I've been getting a little overboard with my writing hours lately and it caused me to bonk on Sunday at the job that actually pays me money after I forgot to eat lunch. This explains the off day I took yesterday.
Let's see if I can avoid being so monumentally stupid in the future.
Today, there's a little bit of updating we need to do. First, Duke Nukem Forever ships today. A delay (what else?) forced it to today from the May 3 date reported here back in January. Review copies are in, scores have been given.
How is it? Bad. Really bad. Screamingly bad. Intestine-twistingly bad. Maybe-it-would-have-been-better-to-remain-a-joke bad.
Sorry, fellow Penny Arcader slash000. (That pre-order is dated 2001, just in case the text is too small for you.)
Secondly, a second sustained protest has emerged in Madison; I attended the earlier one back in February. This is a little tent village set up across the street from Capitol Square, albeit a somewhat disorganized one, as Russ Feingold found out when he dropped by for a visit on Sunday. The AV Club- the Onion's non-satire branch with local coverage of Madison, Milwaukee, Chicago, Minneapolis/St. Paul, Denver/Boulder, Austin and Philadelphia- has further current updates in the linked article on Wisconsin's ongoing partisan battle to the death. (Battle does not actually entail death.) Things are moving rather quickly now as the recall election ballots get scheduled and confirm their various challengers, and also as Republicans gear up to pass the budget that started the whole mess in the first place for a second time; the first attempt has been mired in a legal battle over the procedure used. This second run is sounding the alarm enough on the Democratic side that we may have a much larger protest once again.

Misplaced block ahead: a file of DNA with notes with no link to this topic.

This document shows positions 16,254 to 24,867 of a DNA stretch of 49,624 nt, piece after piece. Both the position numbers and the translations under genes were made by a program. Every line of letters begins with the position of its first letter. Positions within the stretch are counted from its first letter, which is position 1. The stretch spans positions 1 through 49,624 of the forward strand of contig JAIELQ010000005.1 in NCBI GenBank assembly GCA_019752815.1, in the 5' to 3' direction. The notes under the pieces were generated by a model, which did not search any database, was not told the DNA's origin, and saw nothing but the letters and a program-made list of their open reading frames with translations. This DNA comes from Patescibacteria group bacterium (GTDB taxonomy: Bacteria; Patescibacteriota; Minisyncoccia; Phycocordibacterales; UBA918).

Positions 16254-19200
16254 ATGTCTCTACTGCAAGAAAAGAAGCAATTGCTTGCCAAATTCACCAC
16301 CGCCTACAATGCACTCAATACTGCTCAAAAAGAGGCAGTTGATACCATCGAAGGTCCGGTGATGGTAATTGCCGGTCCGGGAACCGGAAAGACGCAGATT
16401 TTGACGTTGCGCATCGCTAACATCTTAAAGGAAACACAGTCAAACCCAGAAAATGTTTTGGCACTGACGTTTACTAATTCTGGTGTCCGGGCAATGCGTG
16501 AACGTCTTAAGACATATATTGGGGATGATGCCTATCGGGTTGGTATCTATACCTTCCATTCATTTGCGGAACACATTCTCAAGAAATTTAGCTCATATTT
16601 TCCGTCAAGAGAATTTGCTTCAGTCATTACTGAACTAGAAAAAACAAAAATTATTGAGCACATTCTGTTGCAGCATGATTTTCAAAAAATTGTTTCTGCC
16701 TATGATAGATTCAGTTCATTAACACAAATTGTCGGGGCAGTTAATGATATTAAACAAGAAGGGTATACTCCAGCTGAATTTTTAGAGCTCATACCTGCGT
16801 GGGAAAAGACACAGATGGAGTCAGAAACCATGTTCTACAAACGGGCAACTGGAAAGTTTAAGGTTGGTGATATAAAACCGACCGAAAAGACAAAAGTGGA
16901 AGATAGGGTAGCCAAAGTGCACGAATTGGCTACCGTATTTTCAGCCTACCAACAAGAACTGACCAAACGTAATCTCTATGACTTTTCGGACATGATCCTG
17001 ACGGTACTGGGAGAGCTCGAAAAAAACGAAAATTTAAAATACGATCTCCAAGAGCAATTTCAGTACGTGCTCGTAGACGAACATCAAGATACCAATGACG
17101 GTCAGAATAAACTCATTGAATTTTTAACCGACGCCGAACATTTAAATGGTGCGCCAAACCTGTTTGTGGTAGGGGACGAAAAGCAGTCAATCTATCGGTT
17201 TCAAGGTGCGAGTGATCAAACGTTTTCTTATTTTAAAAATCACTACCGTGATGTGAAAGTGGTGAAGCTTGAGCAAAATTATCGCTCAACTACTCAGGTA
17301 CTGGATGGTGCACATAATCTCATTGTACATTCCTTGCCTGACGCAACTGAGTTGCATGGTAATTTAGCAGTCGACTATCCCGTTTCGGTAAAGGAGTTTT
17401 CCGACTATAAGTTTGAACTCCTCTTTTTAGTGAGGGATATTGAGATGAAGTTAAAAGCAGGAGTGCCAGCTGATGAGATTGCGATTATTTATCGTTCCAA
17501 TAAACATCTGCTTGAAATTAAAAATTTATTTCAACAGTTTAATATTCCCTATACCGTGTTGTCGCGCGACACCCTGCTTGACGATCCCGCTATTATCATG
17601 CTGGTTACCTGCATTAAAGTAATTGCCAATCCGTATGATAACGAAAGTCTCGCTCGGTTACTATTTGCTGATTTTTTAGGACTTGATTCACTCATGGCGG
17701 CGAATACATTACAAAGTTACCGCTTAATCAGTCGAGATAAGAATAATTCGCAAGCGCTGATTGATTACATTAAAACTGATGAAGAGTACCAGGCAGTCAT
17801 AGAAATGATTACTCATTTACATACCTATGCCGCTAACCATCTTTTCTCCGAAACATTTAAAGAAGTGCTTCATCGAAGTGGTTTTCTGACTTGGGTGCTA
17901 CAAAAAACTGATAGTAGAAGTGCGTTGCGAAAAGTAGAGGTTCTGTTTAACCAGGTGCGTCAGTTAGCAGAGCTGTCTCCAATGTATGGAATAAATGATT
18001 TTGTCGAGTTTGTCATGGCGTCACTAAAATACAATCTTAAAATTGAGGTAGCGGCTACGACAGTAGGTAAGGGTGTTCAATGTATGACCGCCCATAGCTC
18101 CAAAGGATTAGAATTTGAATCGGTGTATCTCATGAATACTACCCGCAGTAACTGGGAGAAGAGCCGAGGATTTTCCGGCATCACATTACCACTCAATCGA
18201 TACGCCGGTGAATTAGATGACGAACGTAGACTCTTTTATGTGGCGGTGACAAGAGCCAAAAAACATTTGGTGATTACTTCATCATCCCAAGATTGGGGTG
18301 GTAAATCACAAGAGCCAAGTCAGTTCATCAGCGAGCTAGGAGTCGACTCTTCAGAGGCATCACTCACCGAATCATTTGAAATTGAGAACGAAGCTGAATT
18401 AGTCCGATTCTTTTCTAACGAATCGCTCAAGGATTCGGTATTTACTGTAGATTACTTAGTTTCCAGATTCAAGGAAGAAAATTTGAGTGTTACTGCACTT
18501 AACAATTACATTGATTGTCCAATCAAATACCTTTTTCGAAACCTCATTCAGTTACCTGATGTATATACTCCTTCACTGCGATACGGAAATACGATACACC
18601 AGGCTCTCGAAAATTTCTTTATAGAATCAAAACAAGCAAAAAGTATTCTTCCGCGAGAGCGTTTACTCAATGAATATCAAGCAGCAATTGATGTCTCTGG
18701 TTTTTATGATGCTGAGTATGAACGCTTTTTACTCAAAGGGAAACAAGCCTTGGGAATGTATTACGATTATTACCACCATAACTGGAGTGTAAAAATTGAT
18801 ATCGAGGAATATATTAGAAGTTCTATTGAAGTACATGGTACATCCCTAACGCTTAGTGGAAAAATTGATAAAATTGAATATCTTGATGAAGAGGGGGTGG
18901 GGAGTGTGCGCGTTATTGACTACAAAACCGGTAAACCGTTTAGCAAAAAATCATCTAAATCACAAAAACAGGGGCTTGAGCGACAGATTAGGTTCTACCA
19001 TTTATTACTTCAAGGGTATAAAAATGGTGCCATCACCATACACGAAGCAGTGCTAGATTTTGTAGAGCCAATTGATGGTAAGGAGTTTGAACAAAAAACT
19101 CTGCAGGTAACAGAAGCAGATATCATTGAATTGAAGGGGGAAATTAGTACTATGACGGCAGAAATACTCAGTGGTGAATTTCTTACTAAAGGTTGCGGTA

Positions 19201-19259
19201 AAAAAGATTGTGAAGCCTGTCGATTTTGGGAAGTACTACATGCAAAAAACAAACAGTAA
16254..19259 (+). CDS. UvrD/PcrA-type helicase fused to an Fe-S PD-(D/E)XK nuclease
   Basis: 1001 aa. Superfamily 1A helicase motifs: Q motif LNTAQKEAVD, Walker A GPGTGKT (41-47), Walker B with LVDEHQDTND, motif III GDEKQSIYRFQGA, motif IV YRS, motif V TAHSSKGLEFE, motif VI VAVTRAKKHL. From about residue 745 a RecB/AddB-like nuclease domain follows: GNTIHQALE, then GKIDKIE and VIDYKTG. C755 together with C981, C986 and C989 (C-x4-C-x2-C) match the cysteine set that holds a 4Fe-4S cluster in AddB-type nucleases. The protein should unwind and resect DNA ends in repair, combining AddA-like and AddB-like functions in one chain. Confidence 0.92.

Finally, back on March 5, I passed along Microsoft's request for you to stop using it. Microsoft's goal is to get worldwide IE6 usage down below 1% so providers can save themselves the hassle of supporting it.
As of then, worldwide usage was 12%. Norway and Finland were under the 1% threshold. As of now, the percentage is 10.9% still on IE6, with Sweden and Denmark now also under 1%. About half of the people still using it are from China, which still shows 33.9% usage of IE6. South Korea shows 22.3% usage, Vietnam 11.6%, India 11.5%, and Taiwan at 8.6% rounds out the bottom 5. The United States currently sits at 2.3%, with Canada and the UK both at 2.7%.
Also, sometime in the past month, someone rolled into here using Netscape. What's up with that?